Nahm: Thinking about some of the older characters in Texas Aunt and The Wooden Boat, it seems like victims of violence and exploitation often become passive characters. It makes sense dramaturgically, since they have to have been in this situation for a long time by the time that the play begins. The reason I focused on the young female characters is because they seem to have the potential to bring about change in the future. These characters remind me of the feminist movement today. Of course, feminism is primarily concerned with women’s rights, but feminists also emphasize solidarity with other marginalized groups, especially with regard to race, ethnicity, and immigration status. Feminist thinkers have also exposed hidden forms of violence in everyday life and the domestic sphere. I think that your play shares those concerns.
Yun: When Koreans talk about feminism, we talk about the social disadvantages that women face. But we don’t talk as much as we should about the rights of migrant women. So, migrant women are doubly marginalized. But if I had decided to consciously write a play about feminism and the rights of migrant women, the play wouldn’t have felt natural. Instead, I thought about how these issues have become a part of our everyday reality and that no one cares about these disenfranchised people. It was only after I finished writing that I saw how it could be seen as a feminist play.
Nahm: Korean society is changing, and your play accurately captures those changes. I want to shift gears to a different aspect of the play. I think that the opening scene is quite ingenious. The prologue takes place thirty-six years ago in Texas, when Choon-mi realizes that she’s been tricked into working on a farm. This scenario felt familiar to me: a story of immigrants in the U.S. talking about their struggles and their longing for the motherland. But the next scene skips forward thirty-six years and is set in Korea. We learn that Choon-mi actually came back home a long time ago. That was an interesting twist. It subverted my expectations about what kind of story this will be. It was as if the play was telling me that Korean society has changed a lot since those late-twentieth-century stories of immigrants toiling away in developed countries. Now, Korea has become a destination for migrants, and bears responsibility for exploitation and marginalization.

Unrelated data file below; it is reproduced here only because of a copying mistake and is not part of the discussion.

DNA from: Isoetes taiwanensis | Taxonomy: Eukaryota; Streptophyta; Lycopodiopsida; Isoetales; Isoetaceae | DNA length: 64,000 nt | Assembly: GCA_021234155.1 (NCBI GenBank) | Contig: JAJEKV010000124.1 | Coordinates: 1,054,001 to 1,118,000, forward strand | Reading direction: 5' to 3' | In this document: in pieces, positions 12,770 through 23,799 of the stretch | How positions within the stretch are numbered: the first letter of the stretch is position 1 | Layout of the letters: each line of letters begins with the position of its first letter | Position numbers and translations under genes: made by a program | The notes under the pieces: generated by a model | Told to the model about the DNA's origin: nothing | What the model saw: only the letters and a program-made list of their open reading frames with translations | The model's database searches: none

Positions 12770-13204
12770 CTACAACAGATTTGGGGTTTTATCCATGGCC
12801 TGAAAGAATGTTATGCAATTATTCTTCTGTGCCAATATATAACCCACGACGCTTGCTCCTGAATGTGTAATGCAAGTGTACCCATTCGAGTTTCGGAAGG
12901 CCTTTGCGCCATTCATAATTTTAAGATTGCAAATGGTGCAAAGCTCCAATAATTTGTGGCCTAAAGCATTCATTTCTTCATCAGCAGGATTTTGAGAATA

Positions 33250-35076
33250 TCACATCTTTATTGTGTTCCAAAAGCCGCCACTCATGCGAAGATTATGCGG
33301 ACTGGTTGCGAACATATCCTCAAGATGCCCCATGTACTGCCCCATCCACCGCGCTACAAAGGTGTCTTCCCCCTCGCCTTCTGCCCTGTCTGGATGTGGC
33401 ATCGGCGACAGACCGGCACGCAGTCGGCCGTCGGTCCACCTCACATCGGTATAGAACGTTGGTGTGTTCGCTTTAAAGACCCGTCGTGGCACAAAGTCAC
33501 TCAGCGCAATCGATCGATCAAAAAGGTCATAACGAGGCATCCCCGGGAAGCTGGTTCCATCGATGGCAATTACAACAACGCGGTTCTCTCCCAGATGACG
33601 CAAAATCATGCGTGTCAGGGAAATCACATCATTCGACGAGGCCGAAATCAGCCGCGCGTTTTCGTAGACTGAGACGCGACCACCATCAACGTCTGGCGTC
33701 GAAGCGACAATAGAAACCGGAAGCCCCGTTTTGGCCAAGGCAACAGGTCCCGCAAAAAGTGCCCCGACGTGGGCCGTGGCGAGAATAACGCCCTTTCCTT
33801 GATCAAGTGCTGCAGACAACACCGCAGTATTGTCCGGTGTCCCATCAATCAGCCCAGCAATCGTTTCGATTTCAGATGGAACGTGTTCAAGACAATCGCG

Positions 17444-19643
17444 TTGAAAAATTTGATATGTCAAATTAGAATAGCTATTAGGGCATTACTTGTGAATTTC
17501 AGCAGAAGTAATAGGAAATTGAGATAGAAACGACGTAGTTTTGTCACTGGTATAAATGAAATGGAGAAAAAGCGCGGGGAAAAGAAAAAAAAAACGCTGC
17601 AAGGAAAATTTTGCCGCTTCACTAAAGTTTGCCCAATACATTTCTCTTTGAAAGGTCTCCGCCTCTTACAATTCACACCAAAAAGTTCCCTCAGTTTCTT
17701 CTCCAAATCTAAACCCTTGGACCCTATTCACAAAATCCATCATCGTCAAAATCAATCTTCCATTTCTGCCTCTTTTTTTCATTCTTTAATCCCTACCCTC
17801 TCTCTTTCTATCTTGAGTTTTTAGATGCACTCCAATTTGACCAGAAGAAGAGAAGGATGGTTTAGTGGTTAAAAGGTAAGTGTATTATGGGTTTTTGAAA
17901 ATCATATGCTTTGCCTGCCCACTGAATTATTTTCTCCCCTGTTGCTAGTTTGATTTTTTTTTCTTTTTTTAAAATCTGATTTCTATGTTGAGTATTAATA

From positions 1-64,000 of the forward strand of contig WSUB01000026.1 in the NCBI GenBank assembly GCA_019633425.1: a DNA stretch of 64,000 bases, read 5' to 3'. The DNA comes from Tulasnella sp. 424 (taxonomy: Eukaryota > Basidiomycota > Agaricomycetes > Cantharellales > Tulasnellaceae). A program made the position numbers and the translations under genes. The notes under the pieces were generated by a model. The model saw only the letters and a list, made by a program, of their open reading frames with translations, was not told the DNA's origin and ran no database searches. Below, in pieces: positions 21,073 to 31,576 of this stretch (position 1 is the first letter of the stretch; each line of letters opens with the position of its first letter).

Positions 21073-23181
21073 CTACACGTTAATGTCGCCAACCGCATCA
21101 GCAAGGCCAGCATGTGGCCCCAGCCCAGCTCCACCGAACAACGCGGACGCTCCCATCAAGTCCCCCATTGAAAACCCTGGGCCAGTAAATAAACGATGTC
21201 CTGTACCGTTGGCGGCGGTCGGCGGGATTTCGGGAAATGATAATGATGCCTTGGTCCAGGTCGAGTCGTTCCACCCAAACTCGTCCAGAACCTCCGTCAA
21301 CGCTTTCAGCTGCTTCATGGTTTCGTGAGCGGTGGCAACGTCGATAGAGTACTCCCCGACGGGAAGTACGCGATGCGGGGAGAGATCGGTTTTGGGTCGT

Yun: My nickname is blue frog. [A reference to a Korean children’s tale about a contrarian frog who always does the opposite of what his mother tells him to do.] I never do what people expect. It’s not on purpose. I just think that’s my personality. People say that I am quirky, but that’s what feels natural to me.
Nahm: Well, theatre is an artform where unexpected surprises can be especially effective. So, you should keep that up. May I ask what you are working on now or have planned for the future?
Yun: I’ve been wanting to focus on the intricate emotions of one individual for several years now. I’ve had this idea since before the pandemic. A lot of playwrights explore the emotions of individuals only to the extent that they are socially relevant. Even in daily life, I feel that human beings are lumped together into these big groups and ideas, without paying attention to what each person actually feels. That made me want to write a play that takes a microscope to an individual’s emotional life, paying attention to all the little details.
Nahm: Now that you say that, both The Wooden Boat and Texas Aunt feature characters that are anonymous to some degree. We don’t know Mr. Chae’s full name. The only character in the play whose full name is given is Han Jin Gap, a character that only appears in one scene. The same goes for Texas Aunt. Even though we know Choon-mi’s name, she’s called Texas Aunt in the text. We don’t ever find out the name of the Woman from Kyrgyzstan, or her Korean stepdaughter. I think that’s fairly common in Korean playwriting, especially in plays that have a political bent. Many of the playwrights I’ve translated create characters that are more representatives of a certain social group than individuals. It’s common to see characters referred to by their occupation or role within the family, rather than given unique names. So, I’m interested to see you move away from that and focus more on the individual. One final question: is there something that you want international audiences to take away from your plays once they are translated?
Yun: It’s important for audiences abroad to understand the reality of Korean society, but I also want them to respond to the emotional lives of these characters. I want people to be able to put themselves in these characters’ shoes. I believe that’s what art is for. To feel with others.
Nahm: I’ll do my best to make sure that those feelings come across in the English translation. Thank you for speaking with me.
This post was written by the author in their personal capacity.The opinions expressed in this article are the author’s own and do not reflect the view of The Theatre Times, their staff or collaborators.
This post was written by Kee-Yoon Nahm.
The views expressed here belong to the author and do not necessarily reflect our views and opinions.